Sunday, 9 January 2011

John Giles - a football man

One of the books that appeared under the 2010 Christmas tree was John Giles’ autobiography, “A Football Man”.  Giles was a pivotal cog in the great Leeds United teams of the mid-sixties to the mid-seventies, and was one half – along with Billy Bremner - of the most formidable midfield partnership in the League.  Forget about Roy Keane, whose game was based on aggression and endless running,  Johnny Giles was Ireland’s best footballer ever.

But if the Christian brothers and the GAA had their way, he might never have had a career in professional football. I quote the following from his book:

“When I moved on to the primary school at Brunswick Street (Brunner), it wasn’t just the sums and the Irish language and the homework that got me into trouble, it was also my love of soccer, or the “English game” as it was regarded in schools run by the Christian brothers”.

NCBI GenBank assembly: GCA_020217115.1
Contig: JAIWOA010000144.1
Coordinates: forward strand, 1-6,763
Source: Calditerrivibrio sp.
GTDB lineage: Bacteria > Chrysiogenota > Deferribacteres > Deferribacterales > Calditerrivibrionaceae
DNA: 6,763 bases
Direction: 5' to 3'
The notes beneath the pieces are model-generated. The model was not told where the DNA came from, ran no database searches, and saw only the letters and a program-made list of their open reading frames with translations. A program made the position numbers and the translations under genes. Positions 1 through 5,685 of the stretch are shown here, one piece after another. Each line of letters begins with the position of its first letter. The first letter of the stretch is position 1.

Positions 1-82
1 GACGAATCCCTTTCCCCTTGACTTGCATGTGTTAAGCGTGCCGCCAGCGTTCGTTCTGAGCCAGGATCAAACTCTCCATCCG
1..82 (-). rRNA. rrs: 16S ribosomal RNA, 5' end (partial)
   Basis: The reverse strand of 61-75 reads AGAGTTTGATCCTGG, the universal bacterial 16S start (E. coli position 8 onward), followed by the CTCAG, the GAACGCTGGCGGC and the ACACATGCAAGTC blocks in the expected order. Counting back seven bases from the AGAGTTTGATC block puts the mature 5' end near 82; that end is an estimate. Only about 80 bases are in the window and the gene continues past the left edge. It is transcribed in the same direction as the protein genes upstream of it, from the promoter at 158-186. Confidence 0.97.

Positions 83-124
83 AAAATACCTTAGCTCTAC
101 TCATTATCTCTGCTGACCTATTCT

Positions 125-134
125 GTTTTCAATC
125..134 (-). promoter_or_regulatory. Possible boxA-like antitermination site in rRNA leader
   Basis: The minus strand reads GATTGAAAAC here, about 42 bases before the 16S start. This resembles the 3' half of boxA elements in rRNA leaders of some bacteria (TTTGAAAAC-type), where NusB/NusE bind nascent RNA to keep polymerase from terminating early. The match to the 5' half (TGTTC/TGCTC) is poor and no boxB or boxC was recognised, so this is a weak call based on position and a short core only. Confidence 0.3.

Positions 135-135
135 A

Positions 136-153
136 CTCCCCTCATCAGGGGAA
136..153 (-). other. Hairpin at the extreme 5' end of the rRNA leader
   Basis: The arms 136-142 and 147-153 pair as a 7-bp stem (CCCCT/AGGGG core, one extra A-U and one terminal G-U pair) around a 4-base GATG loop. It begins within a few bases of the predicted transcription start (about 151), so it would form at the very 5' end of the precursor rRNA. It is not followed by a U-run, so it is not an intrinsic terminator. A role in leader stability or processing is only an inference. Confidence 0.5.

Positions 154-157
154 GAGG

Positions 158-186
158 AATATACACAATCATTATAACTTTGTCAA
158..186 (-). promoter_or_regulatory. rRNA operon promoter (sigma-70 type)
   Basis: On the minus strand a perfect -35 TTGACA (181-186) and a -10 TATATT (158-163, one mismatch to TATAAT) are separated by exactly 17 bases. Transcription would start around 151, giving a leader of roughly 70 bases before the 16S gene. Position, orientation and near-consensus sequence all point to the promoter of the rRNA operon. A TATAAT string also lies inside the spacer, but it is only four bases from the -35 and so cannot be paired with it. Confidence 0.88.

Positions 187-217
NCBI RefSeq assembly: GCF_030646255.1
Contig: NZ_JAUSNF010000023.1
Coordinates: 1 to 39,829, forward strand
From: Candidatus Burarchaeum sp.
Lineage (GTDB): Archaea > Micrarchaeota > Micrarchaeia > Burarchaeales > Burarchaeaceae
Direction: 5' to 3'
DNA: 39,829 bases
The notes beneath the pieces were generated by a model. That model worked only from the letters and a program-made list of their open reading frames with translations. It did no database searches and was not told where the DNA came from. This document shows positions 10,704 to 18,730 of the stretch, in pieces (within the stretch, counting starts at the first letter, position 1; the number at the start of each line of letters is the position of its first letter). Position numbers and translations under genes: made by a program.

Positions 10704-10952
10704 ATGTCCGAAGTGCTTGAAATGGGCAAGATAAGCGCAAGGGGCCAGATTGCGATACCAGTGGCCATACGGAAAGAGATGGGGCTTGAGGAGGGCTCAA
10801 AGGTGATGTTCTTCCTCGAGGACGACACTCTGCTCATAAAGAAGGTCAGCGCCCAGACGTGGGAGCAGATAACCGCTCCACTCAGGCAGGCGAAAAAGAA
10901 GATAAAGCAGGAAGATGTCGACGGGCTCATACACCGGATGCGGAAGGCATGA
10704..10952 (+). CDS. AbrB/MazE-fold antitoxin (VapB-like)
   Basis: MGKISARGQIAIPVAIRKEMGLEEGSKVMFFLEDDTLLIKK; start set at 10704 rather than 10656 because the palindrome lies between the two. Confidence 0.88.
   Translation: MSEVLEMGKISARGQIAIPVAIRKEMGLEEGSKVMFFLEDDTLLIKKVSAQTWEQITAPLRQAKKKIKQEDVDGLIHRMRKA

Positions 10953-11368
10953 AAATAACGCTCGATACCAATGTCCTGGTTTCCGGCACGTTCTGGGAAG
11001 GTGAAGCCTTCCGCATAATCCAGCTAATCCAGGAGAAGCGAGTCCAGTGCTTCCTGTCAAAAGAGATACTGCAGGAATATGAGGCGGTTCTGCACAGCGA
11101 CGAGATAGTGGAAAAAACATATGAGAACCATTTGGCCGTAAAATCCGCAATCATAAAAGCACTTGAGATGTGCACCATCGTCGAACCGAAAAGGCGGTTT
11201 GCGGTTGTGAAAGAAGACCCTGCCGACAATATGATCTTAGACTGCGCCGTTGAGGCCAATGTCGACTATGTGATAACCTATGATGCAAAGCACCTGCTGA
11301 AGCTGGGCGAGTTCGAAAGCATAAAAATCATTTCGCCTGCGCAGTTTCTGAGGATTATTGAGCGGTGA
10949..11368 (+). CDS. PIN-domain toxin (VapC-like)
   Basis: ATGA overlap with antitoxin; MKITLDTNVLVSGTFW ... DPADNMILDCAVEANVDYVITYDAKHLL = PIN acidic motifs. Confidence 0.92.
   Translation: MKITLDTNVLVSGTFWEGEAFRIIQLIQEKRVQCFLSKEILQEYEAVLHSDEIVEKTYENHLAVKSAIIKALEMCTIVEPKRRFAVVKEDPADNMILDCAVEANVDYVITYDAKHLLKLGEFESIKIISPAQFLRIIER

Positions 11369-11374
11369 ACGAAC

The young Giles was busy setting the foundations for his football career by playing “the English game” whenever he could, but the Christian Brothers insisted he play GAA.  So much so, that his father had to sign a commitment to the school that his son would play Gaelic for it when selected.  If Giles’ father had refused to sign the commitment, young Johnny would not have been admitted to the school. 

Giles writes of the “level of hostility at Brunner to the ‘soccer men’, otherwise known as the ‘corner boys going up to Dalymount Park’…  in fact, the idea of soccer as the foreign game was drilled into us to such an extent that, for a few years after I left school, I didn’t feel Irish at all”.